Marvelous Picture Books

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Greetings current students and former students of the study of Children’s Literature! I believe that anyone who has ever taken a class with me has fallen in love with Mem Fox and her marvelous picture book Wilfrid Gordon McDonald Partridge. I start every first class of the semester reading the book and asking my students what they would put in their own baskets.


I am so fortunate to include Mem as a friend. We were once a young author and a young professor! We think that is was about 25 years ago when we first met, but I am not sharing that photo with you. Late in June, we reunited and Mem claims we look a lot better now!

Please be sure to check out Mem’s wonderful website www.memfox.com. It is the BEST author website I have seen. I remember when Mem visited Nashville 25 years ago, a child told her that Wilfrid Gordon McDonald Partridge was his favorite book. Mem asked him how old he was. “Six,” he replied. And Mem’s response? “Great. I wrote the book for people between the ages of three and 93….and six is in there!”
The same applies to her website. I have shared it with people between the ages 3-80 (will continue looking for the 93 year old). So I know that you will enjoy her website as well!


Happy Reading!  Ann

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3 responses »

  1. I first was introduced to Mem Fox's wonderful books while teaching at the University of Guam in the western Pacific. Her books were very popular in Guam's schools, partly because she is an amazing writer and storyteller (who partners with fabulous illustrators) and partly because she lives in Australia and thus shares some aspects of Pacific life. My personal favorite? Koala Lou (I do love you!).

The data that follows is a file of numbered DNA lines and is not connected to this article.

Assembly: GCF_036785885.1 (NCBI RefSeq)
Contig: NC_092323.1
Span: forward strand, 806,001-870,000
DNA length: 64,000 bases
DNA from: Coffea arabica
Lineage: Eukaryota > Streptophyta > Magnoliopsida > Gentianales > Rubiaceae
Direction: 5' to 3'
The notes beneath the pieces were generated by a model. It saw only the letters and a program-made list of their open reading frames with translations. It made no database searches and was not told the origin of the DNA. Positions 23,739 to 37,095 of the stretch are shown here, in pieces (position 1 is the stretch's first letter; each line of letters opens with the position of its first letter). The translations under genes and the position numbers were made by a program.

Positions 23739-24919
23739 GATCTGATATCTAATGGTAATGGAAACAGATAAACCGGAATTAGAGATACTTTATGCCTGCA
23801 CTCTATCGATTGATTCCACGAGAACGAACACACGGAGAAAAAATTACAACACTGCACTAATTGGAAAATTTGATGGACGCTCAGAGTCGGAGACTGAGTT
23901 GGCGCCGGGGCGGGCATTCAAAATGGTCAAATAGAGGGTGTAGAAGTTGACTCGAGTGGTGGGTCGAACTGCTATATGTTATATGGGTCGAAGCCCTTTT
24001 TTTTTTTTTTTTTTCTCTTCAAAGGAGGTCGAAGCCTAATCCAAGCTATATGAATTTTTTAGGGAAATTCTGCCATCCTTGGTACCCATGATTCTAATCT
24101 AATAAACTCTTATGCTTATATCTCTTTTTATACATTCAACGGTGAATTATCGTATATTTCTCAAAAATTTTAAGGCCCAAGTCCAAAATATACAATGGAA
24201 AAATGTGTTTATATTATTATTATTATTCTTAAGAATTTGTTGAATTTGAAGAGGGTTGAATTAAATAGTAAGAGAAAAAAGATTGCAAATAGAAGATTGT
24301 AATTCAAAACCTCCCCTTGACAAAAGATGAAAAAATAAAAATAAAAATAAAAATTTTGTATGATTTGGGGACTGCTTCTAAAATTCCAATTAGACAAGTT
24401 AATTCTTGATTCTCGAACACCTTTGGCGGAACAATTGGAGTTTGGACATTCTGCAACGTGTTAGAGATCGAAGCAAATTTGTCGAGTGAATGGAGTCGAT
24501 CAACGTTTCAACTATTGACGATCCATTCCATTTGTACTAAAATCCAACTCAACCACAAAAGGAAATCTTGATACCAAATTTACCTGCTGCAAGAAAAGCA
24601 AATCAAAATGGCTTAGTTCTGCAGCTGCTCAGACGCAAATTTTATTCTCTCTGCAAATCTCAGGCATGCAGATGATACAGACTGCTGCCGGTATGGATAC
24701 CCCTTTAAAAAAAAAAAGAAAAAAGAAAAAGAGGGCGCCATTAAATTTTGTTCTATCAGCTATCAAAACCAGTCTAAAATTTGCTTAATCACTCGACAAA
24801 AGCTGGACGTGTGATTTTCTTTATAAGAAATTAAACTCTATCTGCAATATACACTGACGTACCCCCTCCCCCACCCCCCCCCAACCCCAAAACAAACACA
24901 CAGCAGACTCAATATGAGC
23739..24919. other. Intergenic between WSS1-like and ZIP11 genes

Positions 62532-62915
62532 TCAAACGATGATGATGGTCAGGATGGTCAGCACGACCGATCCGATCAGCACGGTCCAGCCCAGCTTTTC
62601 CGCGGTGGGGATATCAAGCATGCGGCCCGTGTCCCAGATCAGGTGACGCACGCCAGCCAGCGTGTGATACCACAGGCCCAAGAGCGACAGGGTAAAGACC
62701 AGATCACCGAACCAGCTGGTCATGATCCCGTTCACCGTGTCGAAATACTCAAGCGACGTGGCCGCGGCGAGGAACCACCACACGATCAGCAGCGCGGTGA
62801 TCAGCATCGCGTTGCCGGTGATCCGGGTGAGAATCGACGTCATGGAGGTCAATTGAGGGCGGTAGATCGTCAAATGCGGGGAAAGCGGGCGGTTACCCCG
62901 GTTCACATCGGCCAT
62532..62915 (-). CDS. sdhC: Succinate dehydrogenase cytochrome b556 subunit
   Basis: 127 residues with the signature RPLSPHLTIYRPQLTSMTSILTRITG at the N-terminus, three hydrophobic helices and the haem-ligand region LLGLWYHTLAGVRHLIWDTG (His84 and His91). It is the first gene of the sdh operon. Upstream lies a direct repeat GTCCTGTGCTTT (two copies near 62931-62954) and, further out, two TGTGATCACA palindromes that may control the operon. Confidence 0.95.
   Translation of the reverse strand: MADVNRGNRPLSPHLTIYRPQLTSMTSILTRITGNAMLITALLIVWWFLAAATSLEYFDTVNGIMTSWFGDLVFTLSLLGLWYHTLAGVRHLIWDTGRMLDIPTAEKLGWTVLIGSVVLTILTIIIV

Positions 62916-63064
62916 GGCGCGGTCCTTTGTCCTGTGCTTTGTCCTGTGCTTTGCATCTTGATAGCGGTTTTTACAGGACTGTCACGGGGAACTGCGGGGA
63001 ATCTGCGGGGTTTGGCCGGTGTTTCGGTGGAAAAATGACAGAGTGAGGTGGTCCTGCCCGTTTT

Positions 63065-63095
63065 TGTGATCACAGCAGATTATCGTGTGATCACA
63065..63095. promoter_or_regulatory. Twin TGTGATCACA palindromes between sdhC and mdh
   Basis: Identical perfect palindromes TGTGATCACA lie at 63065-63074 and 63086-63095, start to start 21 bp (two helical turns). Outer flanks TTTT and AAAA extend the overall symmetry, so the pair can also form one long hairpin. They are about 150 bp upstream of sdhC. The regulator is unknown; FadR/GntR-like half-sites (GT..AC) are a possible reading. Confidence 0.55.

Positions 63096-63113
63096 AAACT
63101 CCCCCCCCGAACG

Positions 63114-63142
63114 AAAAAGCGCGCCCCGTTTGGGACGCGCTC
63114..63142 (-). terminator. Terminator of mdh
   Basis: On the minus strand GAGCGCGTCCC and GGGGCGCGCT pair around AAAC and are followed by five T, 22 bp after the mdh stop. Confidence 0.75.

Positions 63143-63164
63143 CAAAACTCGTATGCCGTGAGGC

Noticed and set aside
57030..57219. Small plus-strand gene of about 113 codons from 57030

2. Hi Dr. Neely (Do I get to say that here, since this is for class?!) and class!I love the site and all the reviews of children's books. I think this could be a great resource. As a SECOND year SECOND grade teacher, I am looking for professional sites like this that are easy to read, quick, and relevant. I love hearing how great a book is for it's reading value- we know how important that is- and what's new out there.I would challenge your students to find something special that teachers can use to teach from the book. For instance, if they notice a lot of figurative language, let us know that, so we can pull a WONDERFUL example and teach from children's literature (instead of those crummy old language books and- prepare yourselves- basal readers.) Make it meaningful, make it practical!As a Vanderbilt alumna x2, I cannot stress the importance of getting the most bang for your buck. We want to use GOOD, QUALITY literature in our classrooms- I'm working to have some mentor texts for EVERYTHING I have to teach- READING, LANGUAGE ARTS, WRITING, MATH, SCIENCE, SOCIAL STUDIES, & BUILDING THAT ALL-IMPORTANT CLASSROOM COMMUNITY! Don't do something because it's an assignment for a class. Rather, imagine yourself as the facilitator of a child's learning in a few years… what will you USE?Happy Reading!PS- Do you subscribe to the Choice Literacy Blog/Newsletter? The wonderful Emily Huff introduced me to it last year. It usually has some good literature teaching points. I would highly recommend it for you & all of your students. 🙂

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